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Issue 114 | Spring

Editor's Letter

by Andrew Page

It's the finished process of an artist's process that is important, not the way it was made--or so we are told by art critics and scholars wo are quick to scold artists working in craft media for becoming too fascinated by their own fabrication techniques. And yet the chance to glimpse inside the painter's studio has always intrigued the serious art collector or scholar who wants a better understanding of even the most conceptual of artists.

Hourglass

Rememebring Mark Ferguson; hot glass sets sail on a cruise; a conversation with the new curator of the Museum of Northwest Art; solar power from stained glass; PLUS: Book Report

Reviews

Liza Lou at L & M Arts, New York; Dennis Oppenhein at Ace Gallery, Beverly Hills, California; Penelope Stewart at Edward Day Gallery, Toronto; Michele Lapointe at Canadian Clay and Glass Gallery, Waterloo, Ontario; Ivana Srámková at Heller Gallery, New York; Jeff Wallin at Bullseye Gallery, Portland, Oregon.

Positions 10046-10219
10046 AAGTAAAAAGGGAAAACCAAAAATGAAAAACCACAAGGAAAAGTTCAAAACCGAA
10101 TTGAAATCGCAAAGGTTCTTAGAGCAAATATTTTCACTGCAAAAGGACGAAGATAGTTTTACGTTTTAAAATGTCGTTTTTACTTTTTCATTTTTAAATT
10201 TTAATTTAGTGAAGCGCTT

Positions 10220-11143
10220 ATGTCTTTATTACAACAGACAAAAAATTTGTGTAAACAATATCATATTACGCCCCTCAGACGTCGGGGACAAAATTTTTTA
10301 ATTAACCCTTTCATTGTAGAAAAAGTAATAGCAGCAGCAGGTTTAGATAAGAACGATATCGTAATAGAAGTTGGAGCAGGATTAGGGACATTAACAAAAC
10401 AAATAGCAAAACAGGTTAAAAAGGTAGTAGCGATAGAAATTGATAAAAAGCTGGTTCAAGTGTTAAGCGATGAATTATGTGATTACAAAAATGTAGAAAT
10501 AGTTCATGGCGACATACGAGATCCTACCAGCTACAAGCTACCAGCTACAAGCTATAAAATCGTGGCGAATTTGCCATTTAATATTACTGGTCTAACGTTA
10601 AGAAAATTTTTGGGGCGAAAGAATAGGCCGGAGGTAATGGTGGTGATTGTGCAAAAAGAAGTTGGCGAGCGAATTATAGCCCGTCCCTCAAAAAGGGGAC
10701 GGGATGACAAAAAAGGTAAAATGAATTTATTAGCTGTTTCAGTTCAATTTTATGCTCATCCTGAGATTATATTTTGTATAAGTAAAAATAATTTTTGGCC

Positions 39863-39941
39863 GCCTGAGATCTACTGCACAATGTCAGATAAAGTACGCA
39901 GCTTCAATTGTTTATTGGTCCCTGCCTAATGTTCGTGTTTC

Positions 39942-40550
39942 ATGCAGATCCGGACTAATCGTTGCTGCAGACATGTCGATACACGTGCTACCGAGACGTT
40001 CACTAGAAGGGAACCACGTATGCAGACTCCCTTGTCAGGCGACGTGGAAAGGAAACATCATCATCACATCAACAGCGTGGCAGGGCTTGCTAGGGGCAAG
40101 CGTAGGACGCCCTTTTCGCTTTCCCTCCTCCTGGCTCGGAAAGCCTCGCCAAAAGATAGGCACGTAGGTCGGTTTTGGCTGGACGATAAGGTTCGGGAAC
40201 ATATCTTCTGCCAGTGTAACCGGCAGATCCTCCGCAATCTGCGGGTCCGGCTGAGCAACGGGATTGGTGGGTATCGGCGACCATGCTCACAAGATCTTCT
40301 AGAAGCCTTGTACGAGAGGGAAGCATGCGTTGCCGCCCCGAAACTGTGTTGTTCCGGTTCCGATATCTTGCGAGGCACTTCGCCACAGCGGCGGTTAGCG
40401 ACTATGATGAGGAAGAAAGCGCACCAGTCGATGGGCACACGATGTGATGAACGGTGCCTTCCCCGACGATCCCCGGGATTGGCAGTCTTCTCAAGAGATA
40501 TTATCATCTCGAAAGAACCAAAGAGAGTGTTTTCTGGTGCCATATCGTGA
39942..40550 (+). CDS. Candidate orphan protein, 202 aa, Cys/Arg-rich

UrbanGlass News

The 2009 UrbanGlass Gala: Auction • Awards • Glassblowers Ball honors Clifford Rainey, Tevita Havea, and the Venini family.

Reflection

by John Drury

A top price at auction for a fabricated work challenges a basic premise of Studio Glass.

Features

Flame On

by Rebecca Park

Building on the groundbreaking work of the B Team in the 1990s, a new generation of artists takes the innate theatricality of glass into the realm of performance art.

Burning Down the House

by Andrew Page

The seminal performance art group the B Team set out to challenge the status quo at glass programs at universities. They evolved into a dynamic performance art group that calebrated glass in its molten state, bringing a new audience into the hot shop.

The Art of Inquiry

by Annie Buckley

Contemporary artists are pulling apart the intertwined history of glass in science and in art, with provocative results.

Afterburn

by Victoria Josslin

Wielding hot glass like a paintbrush, Etsuko Ichikawa sears images on paper to create work that recalls Japanese calligraphy but with a unique intensity of process.

GLASS: The UrbanGlass Quarterly, a glossy art magazine published four times a year by UrbanGlass has provided a critical context to the most important artwork being done in the medium of glass for 35 years.